Tuesday, November 21, 2006

She Loves Me

I can cry all I want. But she teases me into thinking she loves me. What can I do? I am smitten.

Today I awoke feeling fine. Where'd all the fatigue go? How about those sore muscles? Nothing.

Scheduled workout: 10 miles w/embedded 20 minute Fast Progression Run. w/u at recovery pace, 20 minutes @ paces from 6:12 to 5:51 [20 minutes @ 102% - 108% MP], c/d at recovery pace. Purpose: Aerobic Power.

3.59 mile warmup @ 9:10 pace. HR 133.
3.3 miles @ 6:06 pace. Mile splits: 6:04, 5:54, 6:23. HR 172.
3.35 mile coodown @ 9:26 pace. HR 137.

The warmup was apprehensive since I always feel a little nervous about how I'm going to do. Like I'm a third party, watching the workout instead of actively participating. Like someone else is controlling the legs. But again, once I was off on the fast portion of the run I slid right into a groove of relaxed running.

Today I tried to get a little better handle on pace management. I did a little better than last week since I didn't feel so stressed out there. I was very relaxed and felt in control. Mile one went by in 6:04 when I meant to do a 6:12. Mile two scooted by in 5:54 when I meant to do 6:00. But it was just as well since the wind was at my back for these two miles and now I was to turn into it.

I paid the weather price and the pace price on mile three as my motivation to dig into the cold wind just flittered away. I lengthened the stride a little, swung the arms a little more forcefully, and tried other tricks, but the truth was I was slowing and I didn't really care. I had enjoyed miles 1 and 2 so much that I didn't want mile three to be a super human effort. The split shows this as I crossed in 6:23 as I came back out of the wind. I finished out the 20 minutes about 1 tenth of a mile shorter than last Thursday - but that is ok (the pace was back down to sub 6). I felt very good, relaxed, and in control. And to be above MP, running smoothly, and on the full mileage schedule just makes me feel good.

I happily jogged out my remaining mileage to make 10.24 miles. Felt absolutely great. Today literally felt like an easy day. I suspect that just 20 minutes of work, while difficult when being completed, is just so darn easy compared to some workouts that last for hours. It's the genius behind Lydiard.

And for those conspiracy theorists among us - I suggest quietly that the joke's on us. We worry, plan, and complete these great high end aerobic workouts and then fall back safely into our snug 15 milers every other day at recovery pace to 'sleep it off'. When all the while, it's the Monday 15, the Wednesday 15, the Friday 18, and the Sunday 21 miler that puts the T in Turbo. But that's just between us.

Tomorrow I do an easy 15.


Blogger Hunter said...

Andrew, does working on "aerobic power" mean improving the aerobic threshold? Many jargons used by Renato confuse me. Could you please explain the difference between aerobic endurance and aerobic resistance? Thanks.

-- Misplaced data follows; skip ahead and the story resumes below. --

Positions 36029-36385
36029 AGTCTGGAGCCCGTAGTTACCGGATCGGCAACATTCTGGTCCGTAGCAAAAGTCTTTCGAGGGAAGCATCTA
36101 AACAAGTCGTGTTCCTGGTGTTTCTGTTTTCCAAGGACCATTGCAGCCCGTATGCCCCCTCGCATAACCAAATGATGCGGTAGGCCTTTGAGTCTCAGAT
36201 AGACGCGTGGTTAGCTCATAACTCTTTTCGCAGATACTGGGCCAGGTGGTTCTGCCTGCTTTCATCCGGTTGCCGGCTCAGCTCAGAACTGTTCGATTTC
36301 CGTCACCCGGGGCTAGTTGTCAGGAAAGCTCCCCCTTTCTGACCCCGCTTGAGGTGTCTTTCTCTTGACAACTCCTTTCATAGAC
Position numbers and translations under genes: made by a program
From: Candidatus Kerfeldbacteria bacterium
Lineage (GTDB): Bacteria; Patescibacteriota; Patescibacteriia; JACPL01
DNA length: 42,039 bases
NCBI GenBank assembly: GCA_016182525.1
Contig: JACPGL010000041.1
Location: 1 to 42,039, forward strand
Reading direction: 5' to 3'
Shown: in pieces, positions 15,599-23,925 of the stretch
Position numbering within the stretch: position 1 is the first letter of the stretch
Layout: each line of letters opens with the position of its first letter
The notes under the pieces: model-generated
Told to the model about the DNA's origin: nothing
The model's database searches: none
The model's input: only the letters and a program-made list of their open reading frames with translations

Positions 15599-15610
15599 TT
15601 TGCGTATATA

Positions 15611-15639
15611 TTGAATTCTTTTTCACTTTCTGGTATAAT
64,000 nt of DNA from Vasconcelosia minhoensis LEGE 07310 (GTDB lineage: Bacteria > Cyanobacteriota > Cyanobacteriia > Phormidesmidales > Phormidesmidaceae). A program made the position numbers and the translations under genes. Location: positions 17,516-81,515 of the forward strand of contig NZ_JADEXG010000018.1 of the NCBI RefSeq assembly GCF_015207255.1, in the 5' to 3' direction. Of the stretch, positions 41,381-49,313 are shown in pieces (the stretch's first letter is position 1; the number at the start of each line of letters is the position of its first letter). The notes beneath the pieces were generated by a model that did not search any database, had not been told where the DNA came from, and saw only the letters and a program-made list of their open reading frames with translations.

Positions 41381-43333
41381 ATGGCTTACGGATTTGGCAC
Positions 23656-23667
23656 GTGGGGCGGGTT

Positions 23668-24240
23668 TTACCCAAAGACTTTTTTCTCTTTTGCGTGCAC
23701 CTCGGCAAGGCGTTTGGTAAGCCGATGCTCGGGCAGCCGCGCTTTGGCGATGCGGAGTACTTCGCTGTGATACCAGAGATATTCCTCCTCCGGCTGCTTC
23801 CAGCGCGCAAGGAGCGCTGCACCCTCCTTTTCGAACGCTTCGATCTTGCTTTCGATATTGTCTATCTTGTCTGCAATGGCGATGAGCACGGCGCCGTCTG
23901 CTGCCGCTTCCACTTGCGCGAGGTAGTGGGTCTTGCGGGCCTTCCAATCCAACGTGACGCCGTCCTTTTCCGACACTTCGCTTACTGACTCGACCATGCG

11/22/2006 6:27 PM  
Blogger Andrew said...

Hi Hunter,

I agree, Renato is confusing - just like all the other coaches. But as far as I can tell, yes, aerobic power is to work the fibers in the zone right at the current aerobic threshold (slightly faster than MP) with the view of increasing the body's ability to run for longer and longer periods at faster paces.

Aerobic resistance on the other hand is volume at MP or paces slightly below. The purpose of aerobic resistance is to build a substantial amount of miles running at the effort level required during a marathon. This adapts the body to burn fuel very efficiently at this pace. By efficient I mean the right amount of fat mixed with the glycogen. Running at MP will create this adaptation.

The problem lies in determining 'MP' or marathon pace. If we take our current MP we are safe - however we may be short changing ourselves a little because if our MP doesn't match what our 'predictors' indicate there could be other reasons why our MP is low. Reasons for this could be the very thing we are trying cure: poor fuel efficiency at faster paces. Therefore take a good look at what MP 'should be' when determining where your aerobic threshold actually is (~90% maxHR).

Warning however: don't run too fast and don't run without recovery. Going anaerobic in marathon training is counterproductive (except during the final weeks just before the race) and running without recovery slows the whole apparatus to a standstill after 14 days. Plus recovery running is where your big volume comes from. Miles and miles of easy running on the days in between the MP workouts (aerobic resistance) or the tempo workouts (aerobic power). Without that volume you'll sharpen what you have to a nice shiny edge all the while neglecting the opportunity to build a deeper base, a larger, stronger foundation from which to climb to new heights. You can't do that without those high volume weeks and months.

Good luck and go to it.

11/22/2006 7:08 PM  

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